7. Christmas in Connecticut
Barbara Stanwyck stars in this comedy as a 1940s version of Martha Stewart, a newspaper columnist beloved from coast to coast for her articles about gourmet cooking and looking after her husband and baby in a rustic Connecticut farmhouse. Trouble is, she's a sham — a bachelor girl who can't even boil water, living in a Manhattan walk-up and relying on the restaurant downstairs to keep her fed. But when the magazine's owner sends a war hero to spend Christmas with her as a publicity stunt, she's got to come up with the house, the husband, the baby… and the ability to make a traditional holiday dinner from scratch.
6. The Dead
Almost all of John Huston's haunting final film, based on the short story by James Joyce, takes place at the annual Feast of the Epiphany dinner hosted by the elderly Morkan sisters in 1904 Dublin. While tales are exchanged over the table (and a great deal of port is consumed by some of the guests), it's the after-dinner entertainment that causes Gretta Conroy (Angelica Huston) to remember suddenly the lost love of her youth, bringing the tale to its stirring and poignant climax.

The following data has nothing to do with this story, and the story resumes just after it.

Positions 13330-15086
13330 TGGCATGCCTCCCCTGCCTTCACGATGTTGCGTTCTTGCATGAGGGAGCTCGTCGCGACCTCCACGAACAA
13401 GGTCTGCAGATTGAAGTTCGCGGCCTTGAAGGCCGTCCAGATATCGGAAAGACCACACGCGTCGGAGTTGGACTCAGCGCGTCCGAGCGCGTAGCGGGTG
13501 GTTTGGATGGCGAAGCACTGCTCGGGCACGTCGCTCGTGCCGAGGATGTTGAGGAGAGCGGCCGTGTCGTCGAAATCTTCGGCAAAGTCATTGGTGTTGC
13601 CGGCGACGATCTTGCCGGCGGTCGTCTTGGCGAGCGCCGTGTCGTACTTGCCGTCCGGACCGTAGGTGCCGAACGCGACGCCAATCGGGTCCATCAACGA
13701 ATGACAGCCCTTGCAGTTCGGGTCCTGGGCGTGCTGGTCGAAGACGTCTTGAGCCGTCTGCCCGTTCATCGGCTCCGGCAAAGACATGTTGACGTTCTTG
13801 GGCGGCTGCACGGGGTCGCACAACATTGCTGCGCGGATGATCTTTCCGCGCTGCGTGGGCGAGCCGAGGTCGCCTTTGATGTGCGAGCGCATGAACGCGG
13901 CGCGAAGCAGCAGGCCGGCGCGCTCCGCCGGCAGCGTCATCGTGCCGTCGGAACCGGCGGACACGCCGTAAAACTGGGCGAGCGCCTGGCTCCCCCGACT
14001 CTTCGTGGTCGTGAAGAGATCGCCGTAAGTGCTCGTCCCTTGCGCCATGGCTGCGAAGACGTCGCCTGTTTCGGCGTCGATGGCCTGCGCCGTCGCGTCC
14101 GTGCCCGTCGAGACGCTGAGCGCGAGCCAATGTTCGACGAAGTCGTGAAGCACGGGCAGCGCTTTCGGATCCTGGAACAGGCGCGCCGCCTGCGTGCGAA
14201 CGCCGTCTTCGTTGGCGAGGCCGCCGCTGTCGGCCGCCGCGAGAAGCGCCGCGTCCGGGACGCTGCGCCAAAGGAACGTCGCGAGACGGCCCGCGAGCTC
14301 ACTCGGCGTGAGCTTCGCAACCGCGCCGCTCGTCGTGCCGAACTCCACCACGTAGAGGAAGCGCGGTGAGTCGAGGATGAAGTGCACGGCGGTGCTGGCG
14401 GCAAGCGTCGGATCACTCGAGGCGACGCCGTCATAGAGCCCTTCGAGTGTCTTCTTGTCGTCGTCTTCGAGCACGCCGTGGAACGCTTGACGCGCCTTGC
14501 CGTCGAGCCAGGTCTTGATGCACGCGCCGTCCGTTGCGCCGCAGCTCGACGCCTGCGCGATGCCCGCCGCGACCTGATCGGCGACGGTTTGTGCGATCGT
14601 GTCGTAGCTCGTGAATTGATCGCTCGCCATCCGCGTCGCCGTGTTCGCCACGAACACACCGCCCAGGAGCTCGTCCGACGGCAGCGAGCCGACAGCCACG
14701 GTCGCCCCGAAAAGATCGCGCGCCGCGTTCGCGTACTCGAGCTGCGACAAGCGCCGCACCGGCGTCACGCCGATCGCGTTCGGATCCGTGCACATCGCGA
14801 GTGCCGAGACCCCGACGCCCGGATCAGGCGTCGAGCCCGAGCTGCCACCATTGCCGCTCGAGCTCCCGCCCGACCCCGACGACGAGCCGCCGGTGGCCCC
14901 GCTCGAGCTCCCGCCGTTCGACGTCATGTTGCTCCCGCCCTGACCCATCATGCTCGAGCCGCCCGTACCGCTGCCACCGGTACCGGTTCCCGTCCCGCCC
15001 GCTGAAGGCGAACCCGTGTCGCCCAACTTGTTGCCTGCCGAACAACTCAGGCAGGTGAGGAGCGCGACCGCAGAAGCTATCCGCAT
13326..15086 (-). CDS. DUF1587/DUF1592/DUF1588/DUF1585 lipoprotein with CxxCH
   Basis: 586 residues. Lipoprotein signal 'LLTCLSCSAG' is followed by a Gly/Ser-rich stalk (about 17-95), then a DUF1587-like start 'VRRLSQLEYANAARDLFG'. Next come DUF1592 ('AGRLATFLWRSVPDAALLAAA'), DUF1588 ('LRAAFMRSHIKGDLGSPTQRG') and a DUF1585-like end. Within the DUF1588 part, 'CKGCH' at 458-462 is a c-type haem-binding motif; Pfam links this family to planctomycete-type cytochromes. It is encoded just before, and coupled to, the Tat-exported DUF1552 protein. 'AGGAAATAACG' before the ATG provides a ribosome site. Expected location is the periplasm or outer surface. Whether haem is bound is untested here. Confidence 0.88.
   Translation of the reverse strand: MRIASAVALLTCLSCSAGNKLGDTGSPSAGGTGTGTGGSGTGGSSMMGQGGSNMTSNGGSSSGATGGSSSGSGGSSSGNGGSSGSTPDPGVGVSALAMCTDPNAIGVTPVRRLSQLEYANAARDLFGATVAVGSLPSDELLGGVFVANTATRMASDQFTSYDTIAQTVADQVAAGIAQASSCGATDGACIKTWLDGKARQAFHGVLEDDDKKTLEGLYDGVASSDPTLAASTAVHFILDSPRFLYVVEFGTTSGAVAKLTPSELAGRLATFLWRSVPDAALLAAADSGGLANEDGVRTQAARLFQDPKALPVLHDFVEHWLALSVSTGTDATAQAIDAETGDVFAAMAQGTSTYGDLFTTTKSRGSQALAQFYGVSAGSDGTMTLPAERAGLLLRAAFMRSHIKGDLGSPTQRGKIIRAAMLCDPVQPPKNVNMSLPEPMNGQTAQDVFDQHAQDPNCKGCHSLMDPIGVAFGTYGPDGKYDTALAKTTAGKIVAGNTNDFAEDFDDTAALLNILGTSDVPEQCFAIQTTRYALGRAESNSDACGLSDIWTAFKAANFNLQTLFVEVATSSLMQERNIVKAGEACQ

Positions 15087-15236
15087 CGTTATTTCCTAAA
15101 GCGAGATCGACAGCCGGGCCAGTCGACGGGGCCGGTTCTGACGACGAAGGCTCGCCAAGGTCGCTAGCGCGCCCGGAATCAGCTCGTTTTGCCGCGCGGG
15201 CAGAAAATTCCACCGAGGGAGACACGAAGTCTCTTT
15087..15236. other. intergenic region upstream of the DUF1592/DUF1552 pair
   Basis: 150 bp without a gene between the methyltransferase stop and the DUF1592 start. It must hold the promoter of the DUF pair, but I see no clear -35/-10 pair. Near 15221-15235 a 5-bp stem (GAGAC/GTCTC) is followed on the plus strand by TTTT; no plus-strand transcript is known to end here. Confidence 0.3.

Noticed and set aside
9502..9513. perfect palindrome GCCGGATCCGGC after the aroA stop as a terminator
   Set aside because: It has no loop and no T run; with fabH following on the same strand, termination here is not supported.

5. Fanny and Alexander
While the theatrical version of Ingmar Bergman's classic tale begins with one of the most sumptuous Christmas celebrations ever captured on film, the miniseries version made for Danish TV — and now available on DVD via the Criterion Collection — devotes its entire first episode to the Ekdahl family's Yuletide merriment. The most notable addition is a dinner scene shot around a huge table where both the family and their servants (who are shocked at such fraternization) share an elaborate feast.
4. Little Women
Gillian Armstrong's 1994 version features an early scene that establishes the generosity and compassion of the March sisters: it's Christmas morning, and after months of scraping by during the Civil War, the family is excited to tuck into a breakfast of sausages, oranges, bread, and butter, but they decide instead to take the food to an impoverished immigrant family who lives down the road. Given that most of us would probably plunge a fork into a stranger's hand before giving him a bite of our Cinnabon, this is an admirable display of kindness.